Have you've ever had a pinched nerve? That is fine until you move in a certain way then shoots out searing pain? We are only recently learning horses get them too as a result of the KS and the other spinal conditions mentioned, I think that's a good guess on this one and there may be things you can do...but he need a good vet work up.

                    I would stop any riding and just lunge if that doesn't bother him until you can get that work up done. Don't want you or trainer getting hurt.
                    When opportunity knocks it's wearing overalls and looks like work.

                    The horse world. Two people. Three opinions.

                    Comment


                    • #11
                      What kashmere & Beowulf said.
                      X1000
                      Horses just don't set out to "get" you OR your trainer(s).
                      Even what we call "naughty" behaviors are attempts to communicate either "That Hurts!" or "I can't/won't do that!" or "I don't understand what you are asking"

                      Your horse is trying to tell you something & if you can't take the time, call in the experts & listen, [edit]
                      Last edited by Moderator 1; Mar. 15, 2017, 02:51 PM.
                      *friend of bar.ka*RIP all my lovely boys, gone too soon:
                      Steppin' Out 1988-2004
                      Hey Vern! 1982-2009, Cash's Bay Threat 1994-2009
                      Sam(Jaybee Altair) 1994-2015

                      Comment


                      • #12
                        I don't think OP deserves a bashing over this. She may have gotten some questionable advice from the "experts" she depends on for guidance, and pays for that advice.

                        You be surprised how many people have no idea what we have been learning about KS and related conditions, including trainers and vets who don't keep current. Back in the day, this stuff was unknown and we thought and were taught by our trainers they were being jerks. Even now, many don't want to know and can't afford the diagnostics so they keep banging their heads against the wall trying to fix bad behavior, even some trainers, they just don't know.

                        I think it's a positive thing OP has come here seeking better for information then she's been getting because she's realizes something is wrong. That's a responsible thing to do, doesn't deserve to be trashed over it.
                        When opportunity knocks it's wearing overalls and looks like work.

                        The horse world. Two people. Three opinions.

                        Comment


                        • #13
                          Originally posted by findeight View Post
                          I don't think OP deserves a bashing over this. She may have gotten some questionable advice from the "experts" she depends on for guidance, and pays for that advice.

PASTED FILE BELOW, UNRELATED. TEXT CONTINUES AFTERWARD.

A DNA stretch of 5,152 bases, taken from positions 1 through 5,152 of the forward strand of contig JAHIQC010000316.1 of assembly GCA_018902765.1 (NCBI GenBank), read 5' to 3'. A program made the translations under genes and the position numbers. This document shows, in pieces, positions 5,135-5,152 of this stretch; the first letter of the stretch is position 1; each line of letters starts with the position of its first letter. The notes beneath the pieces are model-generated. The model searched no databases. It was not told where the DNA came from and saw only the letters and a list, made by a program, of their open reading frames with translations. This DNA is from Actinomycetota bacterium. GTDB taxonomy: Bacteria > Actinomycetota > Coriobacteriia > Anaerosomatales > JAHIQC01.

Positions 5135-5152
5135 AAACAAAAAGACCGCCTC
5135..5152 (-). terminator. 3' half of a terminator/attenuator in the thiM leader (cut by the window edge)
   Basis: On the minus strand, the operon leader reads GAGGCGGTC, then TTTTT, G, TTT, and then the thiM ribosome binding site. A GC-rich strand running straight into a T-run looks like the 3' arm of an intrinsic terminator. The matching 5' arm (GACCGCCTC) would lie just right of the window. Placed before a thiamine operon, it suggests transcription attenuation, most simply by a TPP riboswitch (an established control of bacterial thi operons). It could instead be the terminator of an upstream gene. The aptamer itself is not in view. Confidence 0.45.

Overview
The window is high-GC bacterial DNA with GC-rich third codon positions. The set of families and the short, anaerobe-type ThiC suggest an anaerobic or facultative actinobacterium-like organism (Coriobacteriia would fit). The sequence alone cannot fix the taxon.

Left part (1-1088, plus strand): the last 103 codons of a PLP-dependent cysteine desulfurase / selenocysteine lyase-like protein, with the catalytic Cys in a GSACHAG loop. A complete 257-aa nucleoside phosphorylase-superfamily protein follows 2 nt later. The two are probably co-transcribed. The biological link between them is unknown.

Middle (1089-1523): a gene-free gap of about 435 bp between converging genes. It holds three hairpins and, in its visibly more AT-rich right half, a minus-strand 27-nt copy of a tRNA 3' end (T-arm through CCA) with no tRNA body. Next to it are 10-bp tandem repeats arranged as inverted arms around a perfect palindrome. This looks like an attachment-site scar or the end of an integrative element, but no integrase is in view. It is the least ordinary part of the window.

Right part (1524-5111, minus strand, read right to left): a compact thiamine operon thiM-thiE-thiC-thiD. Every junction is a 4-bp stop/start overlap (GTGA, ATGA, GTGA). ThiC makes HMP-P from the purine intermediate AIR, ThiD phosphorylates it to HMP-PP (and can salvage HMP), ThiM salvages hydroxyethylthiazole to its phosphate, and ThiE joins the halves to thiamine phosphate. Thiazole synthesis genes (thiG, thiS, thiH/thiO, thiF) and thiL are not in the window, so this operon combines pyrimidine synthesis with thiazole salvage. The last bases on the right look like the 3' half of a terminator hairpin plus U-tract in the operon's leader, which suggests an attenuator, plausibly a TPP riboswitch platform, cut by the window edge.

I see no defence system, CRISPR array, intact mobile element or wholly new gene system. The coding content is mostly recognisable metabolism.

You be surprised how many people have no idea what we have been learning about KS and related conditions, including trainers and vets who don't keep current. Back in the day, this stuff was unknown and we thought and were taught by our trainers they were being jerks. Even now, many don't want to know and can't afford the diagnostics so they keep banging their heads against the wall trying to fix bad behavior, even some trainers, they just don't know.

                          I think it's a positive thing OP has come here seeking better for information then she's been getting because she's realizes something is wrong. That's a responsible thing to do, doesn't deserve to be trashed over it.
                          100% agree, the reason the OP came here is for advice, no need to jump on them.

                          Comment


                          • #14
                            I disagree with the posters that say horses aren't or can't be assholes, that their behavior is attributed to pain or communication. I have worked many years in barns, handling a LOT of different horses, and I will tell you that there are absolutely horses that ARE assholes. Some of them are born wired that way, they just are who they are and make no excuses for it. It's not something that's trainable or even really manageable...which is why we see the same horses moving from barn to barn to barn, until ultimately the owner sells to another unsuspecting soul.

                            OP, it sounds like you have had a complete physical workup done by multiple vets (per your post) and you've now had several trainers on this horse....and still the issues and behavior continues. The question is, do you want to spend more time, energy, and money looking into it, or do you want to cut your losses and part ways? You're the only one who can answer that question, and it's only fair to your and your horse that you answer it honestly. If you want to give it more time, then do so - I'm sure there are a lot of people here (and in real life) that can give you advice on things to check, places to try, etc. But, if you're done, there is no shame in saying "enough" and selling. Life is too short to spend it miserable, and especially in this hobby that is so expensive. There are so many horses available, that certainly there is one that is a better fit for you and what you're interested in achieving. Best of luck to you!

                            Comment


                            • #15
                              Originally posted by Midwesterner View Post